A small Jewish community was reestablished in 1945 and a memorial to the Nazi victims was erected in 1950. By the end of the century, virtually no Jews lived in Kolin.




To commemorate Rabbi Daniel Silver’s 20th Anniversary at The Temple, he secured a third Czech Torah Scroll for The Temple and presented it at the 126th Annual Meeting that was held on May 29, 1976.

Torah Scroll #843 came from the town of Trebic and was written over 150 years ago. It is 28 ¼” high, with each column 22½” high and 55 lines per column. The parchment is natural calf front and back and the writing style is Czech and Moravian.

In our tradition, as you know, the deed is more important than the word. For some months I puzzled how I could show you tonight what I feel, my gratitude, and my commitment. Those of you who shared our visit to London some weeks ago know that we climbed one morning to a little storeroom in the attic of the Westminster Synagogue. Twenty years ago Rabbi Reinhardt went to Prague where he purchased from the Czech government the Torah scrolls which had somehow survived the war. A scroll committee was established.
They hired a sofer to repair these nine hundred scrolls so that they could be used again. These scrolls are not only memorials of the Holocaust but testaments to the loyalty of our people and a commitment to the survival of the Jewish people. Five years ago when we dedicated this sanctuary we purchased two of these Czech scrolls and they have been in our Ark ever since. There are three places for scrolls in the Ark. This spring the Scroll Society was kind enough to allow me to purchase a third scroll. As a commitment to our future and to our tradition I would like to present this scroll to our Temple. It comes from Trebisch. Trebisch is a small town in central Czechoslovakia near Brno. The scroll was written in 1900 and was in use in Trebisch until 1940 when the Nazis turned the town into an instant ghetto, a collection point for Czech Jews before they were shipped off to the death camps.

I would like now as my commitment to you and to the future of this congregation, and, of course, as a renewal of lifelong commitment to all that this Torah represents, to give it to our congregation. I pray that we will always be loyal to the feelings that vibrate from it.

Rabbi Daniel Jeremy Silver, from Rabbi Silver Responds
The Temple News, June 26, 1976

The Jews of Třebíč, Moravia

The first written record of the presence of a Jewish community in Třebíč dates back to 1338. The autonomous Jewish Religious Community of Třebíč was founded in the second half of the 15th century. By the mid-19th century, the community was one of the most populated in Moravia boasting 260 families of 1,700 members. This represented a quarter of the city’s population and made Trebic an important cultural center for Moravian Jews.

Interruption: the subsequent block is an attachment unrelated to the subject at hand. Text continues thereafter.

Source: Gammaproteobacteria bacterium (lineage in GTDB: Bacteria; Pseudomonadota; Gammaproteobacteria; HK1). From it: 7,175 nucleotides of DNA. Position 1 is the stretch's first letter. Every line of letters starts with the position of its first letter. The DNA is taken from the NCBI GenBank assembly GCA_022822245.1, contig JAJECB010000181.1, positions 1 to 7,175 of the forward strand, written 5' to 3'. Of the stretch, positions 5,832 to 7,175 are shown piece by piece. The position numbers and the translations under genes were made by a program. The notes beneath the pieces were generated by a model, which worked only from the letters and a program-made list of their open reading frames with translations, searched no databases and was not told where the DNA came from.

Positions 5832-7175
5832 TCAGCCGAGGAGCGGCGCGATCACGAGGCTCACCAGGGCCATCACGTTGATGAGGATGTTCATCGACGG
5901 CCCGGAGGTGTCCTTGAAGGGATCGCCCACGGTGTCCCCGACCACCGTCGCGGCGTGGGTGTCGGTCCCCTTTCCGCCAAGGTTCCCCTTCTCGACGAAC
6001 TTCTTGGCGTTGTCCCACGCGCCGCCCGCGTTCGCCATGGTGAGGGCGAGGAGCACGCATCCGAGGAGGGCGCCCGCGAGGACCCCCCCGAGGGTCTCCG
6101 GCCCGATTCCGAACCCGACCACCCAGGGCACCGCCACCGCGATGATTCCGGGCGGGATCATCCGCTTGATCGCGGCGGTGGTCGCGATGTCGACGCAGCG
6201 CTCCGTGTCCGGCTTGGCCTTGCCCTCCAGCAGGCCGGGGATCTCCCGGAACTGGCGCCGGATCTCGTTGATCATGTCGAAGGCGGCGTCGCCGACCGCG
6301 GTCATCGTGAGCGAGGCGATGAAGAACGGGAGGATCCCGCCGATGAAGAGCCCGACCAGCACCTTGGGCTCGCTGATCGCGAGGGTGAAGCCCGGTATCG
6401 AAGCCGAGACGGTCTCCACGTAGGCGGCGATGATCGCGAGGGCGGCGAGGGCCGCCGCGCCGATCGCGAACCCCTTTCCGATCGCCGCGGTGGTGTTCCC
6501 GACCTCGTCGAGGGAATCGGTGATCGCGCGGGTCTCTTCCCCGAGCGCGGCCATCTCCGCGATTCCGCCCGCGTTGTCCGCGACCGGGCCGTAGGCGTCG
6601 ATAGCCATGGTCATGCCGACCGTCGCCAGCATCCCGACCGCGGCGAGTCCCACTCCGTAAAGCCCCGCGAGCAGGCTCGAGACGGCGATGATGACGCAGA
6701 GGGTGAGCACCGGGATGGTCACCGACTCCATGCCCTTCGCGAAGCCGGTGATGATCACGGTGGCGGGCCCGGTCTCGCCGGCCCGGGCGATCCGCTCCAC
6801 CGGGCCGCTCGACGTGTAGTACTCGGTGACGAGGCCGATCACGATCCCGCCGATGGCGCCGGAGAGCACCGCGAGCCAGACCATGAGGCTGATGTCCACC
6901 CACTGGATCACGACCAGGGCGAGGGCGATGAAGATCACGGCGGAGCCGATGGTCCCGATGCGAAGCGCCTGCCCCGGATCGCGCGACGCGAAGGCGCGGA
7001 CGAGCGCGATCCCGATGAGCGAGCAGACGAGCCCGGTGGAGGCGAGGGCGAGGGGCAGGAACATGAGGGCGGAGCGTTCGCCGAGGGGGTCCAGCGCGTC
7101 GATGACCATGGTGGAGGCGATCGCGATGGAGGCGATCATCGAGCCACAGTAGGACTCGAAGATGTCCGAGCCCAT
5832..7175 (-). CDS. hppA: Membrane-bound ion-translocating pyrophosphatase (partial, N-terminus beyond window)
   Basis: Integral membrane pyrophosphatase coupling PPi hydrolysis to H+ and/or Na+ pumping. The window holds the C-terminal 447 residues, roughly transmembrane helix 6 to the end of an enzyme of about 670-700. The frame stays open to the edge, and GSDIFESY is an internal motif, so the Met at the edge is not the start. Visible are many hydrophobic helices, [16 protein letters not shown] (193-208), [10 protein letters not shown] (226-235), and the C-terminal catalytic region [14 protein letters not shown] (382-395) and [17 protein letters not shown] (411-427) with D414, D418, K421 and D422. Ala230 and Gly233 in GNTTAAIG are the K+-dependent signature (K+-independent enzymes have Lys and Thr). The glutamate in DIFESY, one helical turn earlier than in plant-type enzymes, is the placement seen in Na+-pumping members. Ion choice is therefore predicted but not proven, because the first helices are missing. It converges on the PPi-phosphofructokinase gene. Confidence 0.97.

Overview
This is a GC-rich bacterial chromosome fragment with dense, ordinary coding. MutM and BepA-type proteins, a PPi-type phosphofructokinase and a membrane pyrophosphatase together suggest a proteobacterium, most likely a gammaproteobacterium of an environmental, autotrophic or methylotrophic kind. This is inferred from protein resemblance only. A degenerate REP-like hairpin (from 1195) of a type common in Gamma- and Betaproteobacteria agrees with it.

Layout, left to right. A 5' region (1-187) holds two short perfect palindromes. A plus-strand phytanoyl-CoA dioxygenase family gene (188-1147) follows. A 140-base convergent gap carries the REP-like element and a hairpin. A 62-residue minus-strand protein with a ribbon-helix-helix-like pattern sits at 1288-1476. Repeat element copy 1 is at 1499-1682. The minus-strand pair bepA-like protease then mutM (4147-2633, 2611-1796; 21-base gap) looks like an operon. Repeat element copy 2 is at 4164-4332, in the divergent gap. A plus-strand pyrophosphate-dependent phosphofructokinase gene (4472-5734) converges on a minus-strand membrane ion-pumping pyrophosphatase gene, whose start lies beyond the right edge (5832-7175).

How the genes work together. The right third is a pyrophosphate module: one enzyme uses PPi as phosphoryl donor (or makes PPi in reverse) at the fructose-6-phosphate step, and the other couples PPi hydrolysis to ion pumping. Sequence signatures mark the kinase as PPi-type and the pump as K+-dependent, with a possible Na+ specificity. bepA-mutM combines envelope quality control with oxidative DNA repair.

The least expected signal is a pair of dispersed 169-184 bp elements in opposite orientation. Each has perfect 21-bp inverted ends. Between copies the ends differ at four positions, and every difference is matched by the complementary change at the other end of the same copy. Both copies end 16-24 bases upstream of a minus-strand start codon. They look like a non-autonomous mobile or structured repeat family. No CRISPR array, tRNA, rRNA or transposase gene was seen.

By the 1930s, however, only 300 Jewish people remained in Trebic. All of them were deported to concentration camps where nearly all were murdered by the Nazis during World War II. Tragically, there were only 10 Jewish survivors who returned after the war. While the Jewish community was restored for a short period of time, it later was formally adjoined to the Jewish community of Brno.

Although there currently are not Jewish people who reside there, the Jewish Quarter in Třebíč is probably the best preserved Jewish Quarter in Europe. A priceless urban complex, it was – together with the Jewish cemetery and St. Prokop Basilica – given the prestigious listing as a UNESCO World Heritage Site in 2003, a single landmark of its kind in the world.

Located on the north bank of the Jihlava River, the Jewish Quarter lies in the vicinity of the town’s historical centre. It was an 18th century Jewish ghetto and although eventually Jews lived outside the neighborhood, for generations much of Jewish life was centered there. The Renaissance-style Rear Synagogue dates from the 17th century. The quarter is preserved exceptionally well, having survived both the Nazis and the Communists. It is comprised of 123 original houses, two synagogues and a “Jewish Town Hall.” Although many buildings do not serve their original purpose, some have been identified as having been a rabbi’s office, a hospital, a poorhouse and/or a school. The Jewish cemetery is located outside the area of the town.



Today we have gathered from around the world to commemorate the 50th anniversary of the arrival of the Czech Torah Scrolls from communist Europe. The tragedy of these extraordinary relics is that they are often the only surviving relics of some 153 Czech Jewish communities whose members were deported and exterminated in the Nazi death camps during World War II. The Nazis sent the men, women and children who once used these Torah Scrolls to their death, destroying their synagogues and communities; but the holy scrolls survived. For 20 years following the
war, they remained in an unused synagogue in a Prague suburb until the communist government in need of hard currency, decided that they should be sold. They were thus acquired by Westminster Synagogue and, in 1964 1564 Scrolls arrived in London. Many of the scrolls were in a pitiful condition-torn, damaged by fire and water – a grim testimony to the fate of the people who had once prayed with them.

The Memorial Scrolls Trust has given these precious scrolls a second life by lovingly restoring them and loaning them to over 1,400 communities around the world, thereby spreading their message to new generations in diverse communities and institutions.

The particular history of these Scrolls means that they are dynamic messengers, especially as we near the day when witnesses to the events of the Holocaust will no longer be with us. The Scrolls are not only a reminder of the atrocities committed against our brothers and sisters in Europe, but also help us with our renewed mission:

To Remember the Czech communities before the Holocaust
To Challenge us to confront prejudice and hatred
To Inspire us into action to commit to a Jewish life and education, and build
bridges across communities.

The Czech Memorial Scrolls Commemorative Service Program,
February 2014.



The Memorial Scrolls Trust, a U.K. non-profit organization, has recently begun to reach out to synagogues and other instititutions who received the Czech scrolls to gather updated information about them. They plan to continue to enhance their website so it becomes “a repository of all knowledge concerning the 1564 scrolls, the Jewish history of the towns they came from, the Jews of those towns, their fate, survivors stories, photos etc. Also where the scrolls are now, how they are used and honoured etc.” More information about the Memorial Scrolls Trust is available on their website. http://www.memorialscrollstrust.org/